Collectively, it is this system that drives our economy and due to credit contracting and technological dislocations, our current system is deteriorating rapidly.  We can't hide from this process as we all live in the system....just like a passenger on the Titanic couldn't hide in first class when the boat had a systematic leak.

There is a big tension developing between government's need for revenues and citizens ability to pay as tax receipts to government evaporate.  Based on my extensive reading,  it appears few really understand what is going on as many simply think this is a cyclical downturn and not a paradigm changing event.  Further, most terms in existing contracts and payment structures were entered into during a much different economy....adjusting will be very disruptive for all parties involoved and derivitively affected.

Unless we start to deal the the problem as it exists, simply lending out the few remaining dollars from our pension funds and retirement accounts to soon to be legacy will only protract the inevitable as it has done for the past few years and make any recovery even more painful.

There really is no where to hide from the effects of delveraging and digitization as it is now palpable around the world as evidenced by Japan, Dubai, PIGS, Ireland, Iceland, Eastern Europe, and now seeping into South America....not to mention most municipalities accross America.

This process will be uncomfortable and convulsive for many.  It is a bubble we all live in and a bubble we must all deal with.....let's hope cooler head prevail as the stress rises moving forward.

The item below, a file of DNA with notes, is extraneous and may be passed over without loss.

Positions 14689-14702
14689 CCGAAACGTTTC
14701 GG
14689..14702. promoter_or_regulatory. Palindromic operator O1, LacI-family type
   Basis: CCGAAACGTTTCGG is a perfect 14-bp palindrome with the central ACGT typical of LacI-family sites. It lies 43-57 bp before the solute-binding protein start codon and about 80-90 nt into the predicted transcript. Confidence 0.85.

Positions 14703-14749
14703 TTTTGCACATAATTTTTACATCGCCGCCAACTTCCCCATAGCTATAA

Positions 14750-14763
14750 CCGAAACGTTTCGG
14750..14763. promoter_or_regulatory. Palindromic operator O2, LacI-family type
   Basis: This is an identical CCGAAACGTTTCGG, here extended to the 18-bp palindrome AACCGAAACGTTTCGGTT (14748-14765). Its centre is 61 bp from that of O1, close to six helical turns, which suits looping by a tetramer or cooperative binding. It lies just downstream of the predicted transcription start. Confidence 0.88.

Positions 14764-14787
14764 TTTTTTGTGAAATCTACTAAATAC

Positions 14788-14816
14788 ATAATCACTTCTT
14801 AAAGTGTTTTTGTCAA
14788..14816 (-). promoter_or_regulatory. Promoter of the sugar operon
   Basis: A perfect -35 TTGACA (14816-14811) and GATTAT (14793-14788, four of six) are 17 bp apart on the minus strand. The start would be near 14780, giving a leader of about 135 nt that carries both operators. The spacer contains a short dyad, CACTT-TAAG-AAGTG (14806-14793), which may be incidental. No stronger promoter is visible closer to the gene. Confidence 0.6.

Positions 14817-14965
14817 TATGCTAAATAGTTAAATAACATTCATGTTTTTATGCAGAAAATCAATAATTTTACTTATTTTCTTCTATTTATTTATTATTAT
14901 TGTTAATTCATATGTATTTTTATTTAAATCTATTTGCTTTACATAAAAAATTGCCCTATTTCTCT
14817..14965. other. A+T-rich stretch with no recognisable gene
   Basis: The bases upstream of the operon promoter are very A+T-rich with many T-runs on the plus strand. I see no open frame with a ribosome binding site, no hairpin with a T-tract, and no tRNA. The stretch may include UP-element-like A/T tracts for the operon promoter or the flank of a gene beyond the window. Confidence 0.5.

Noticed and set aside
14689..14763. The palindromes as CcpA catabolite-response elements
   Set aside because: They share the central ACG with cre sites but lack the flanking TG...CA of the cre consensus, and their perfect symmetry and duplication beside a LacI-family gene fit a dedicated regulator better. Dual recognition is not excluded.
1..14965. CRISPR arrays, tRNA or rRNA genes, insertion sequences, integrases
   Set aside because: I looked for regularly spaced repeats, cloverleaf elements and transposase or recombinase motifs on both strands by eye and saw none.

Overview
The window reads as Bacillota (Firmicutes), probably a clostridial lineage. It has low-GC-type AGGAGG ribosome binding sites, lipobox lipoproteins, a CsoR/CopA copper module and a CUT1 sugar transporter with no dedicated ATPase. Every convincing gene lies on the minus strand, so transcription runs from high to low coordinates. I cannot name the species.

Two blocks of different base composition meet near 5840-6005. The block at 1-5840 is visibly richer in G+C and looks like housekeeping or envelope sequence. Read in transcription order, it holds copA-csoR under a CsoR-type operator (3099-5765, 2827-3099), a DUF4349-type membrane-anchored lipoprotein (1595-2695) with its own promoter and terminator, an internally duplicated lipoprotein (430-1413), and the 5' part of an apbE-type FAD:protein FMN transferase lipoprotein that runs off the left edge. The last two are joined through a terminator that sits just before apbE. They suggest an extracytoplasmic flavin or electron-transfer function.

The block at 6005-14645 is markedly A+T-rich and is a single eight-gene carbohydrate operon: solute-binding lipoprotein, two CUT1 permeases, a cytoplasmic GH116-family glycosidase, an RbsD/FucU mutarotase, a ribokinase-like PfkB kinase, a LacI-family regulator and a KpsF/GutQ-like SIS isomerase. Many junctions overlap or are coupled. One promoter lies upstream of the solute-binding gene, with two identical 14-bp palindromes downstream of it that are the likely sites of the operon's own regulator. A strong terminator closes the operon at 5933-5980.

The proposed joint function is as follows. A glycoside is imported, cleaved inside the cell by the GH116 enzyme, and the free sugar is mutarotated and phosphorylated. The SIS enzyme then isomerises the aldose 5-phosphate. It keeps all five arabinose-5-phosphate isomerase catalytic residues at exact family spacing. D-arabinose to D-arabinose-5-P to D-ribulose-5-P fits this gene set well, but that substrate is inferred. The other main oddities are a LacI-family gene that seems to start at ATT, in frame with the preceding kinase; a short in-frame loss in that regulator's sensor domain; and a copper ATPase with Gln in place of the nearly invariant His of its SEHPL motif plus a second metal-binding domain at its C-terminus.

5 Comments – Post Your Own

#1) On February 13, 2010 at 1:57 PM, alstry (< 20) wrote:

It is amazing how so many believe the world as we knew it will all come back......IT"S OVER!!!

Let's make a few points clear.....

The internet is FINALLY NOW revolutionizing the way we work, shop and interact.  The way we pay, purchase, process will be very different in the not too distant future.  It already is for many of us.

Our leveraged consumer economy of years past is behind us and the need for commerical real estate will be a small fraction of the current footprint.  The same can be said for office space as we move towards telecommunting and digital delivery.

The BIG IMMEDIATE problem going forward is much of our current capital is leveraged into obsolete RE buildings and developments and many of our current contracts are based on legacy revenue and income streams.

Whoever said a house is an investment and not simply a place you consume while living there?  Wouldn't capital be better allocated in R&D and production?

Who said "full employment" is 160 million Americans working....what if we need only 20-30 million to accomplish what the current labor force does today?

What do we do with the rest of the people?

All interesting question that our leaders should be dealing with today as tax receipts to government evaporate and millions lose their jobs, businesses, and homes each and every month.